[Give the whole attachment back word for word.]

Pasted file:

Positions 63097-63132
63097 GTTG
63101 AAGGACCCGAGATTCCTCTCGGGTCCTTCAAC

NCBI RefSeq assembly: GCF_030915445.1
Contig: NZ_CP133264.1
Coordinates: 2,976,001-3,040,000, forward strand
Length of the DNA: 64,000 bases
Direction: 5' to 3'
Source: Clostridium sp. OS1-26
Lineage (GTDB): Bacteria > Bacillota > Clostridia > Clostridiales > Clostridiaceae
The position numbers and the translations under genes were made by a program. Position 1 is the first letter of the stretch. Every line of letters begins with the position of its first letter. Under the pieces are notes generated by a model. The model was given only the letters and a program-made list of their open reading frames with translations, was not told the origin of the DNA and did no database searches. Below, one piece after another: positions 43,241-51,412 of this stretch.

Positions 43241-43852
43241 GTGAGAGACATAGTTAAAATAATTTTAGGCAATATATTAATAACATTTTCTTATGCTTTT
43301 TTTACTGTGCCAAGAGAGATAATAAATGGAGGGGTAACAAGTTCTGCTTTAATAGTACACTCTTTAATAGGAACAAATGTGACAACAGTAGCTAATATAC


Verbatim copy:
Positions 63097-63132
63097 GTTG
63101 AAGGACCCGAGATTCCTCTCGGGTCCTTCAAC

NCBI RefSeq assembly: GCF_030915445.1
Contig: NZ_CP133264.1
Coordinates: 2,976,001-3,040,000, forward strand
Length of the DNA: 64,000 bases
Direction: 5' to 3'
Source: Clostridium sp. OS1-26
Lineage (GTDB): Bacteria > Bacillota > Clostridia > Clostridiales > Clostridiaceae
The position numbers and the translations under genes were made by a program. Position 1 is the first letter of the stretch. Every line of letters begins with the position of its first letter. Under the pieces are notes generated by a model. The model was given only the letters and a program-made list of their open reading frames with translations, was not told the origin of the DNA and did no database searches. Below, one piece after another: positions 43,241-51,412 of this stretch.

Positions 43241-43852
43241 GTGAGAGACATAGTTAAAATAATTTTAGGCAATATATTAATAACATTTTCTTATGCTTTT
43301 TTTACTGTGCCAAGAGAGATAATAAATGGAGGGGTAACAAGTTCTGCTTTAATAGTACACTCTTTAATAGGAACAAATGTGACAACAGTAGCTAATATAC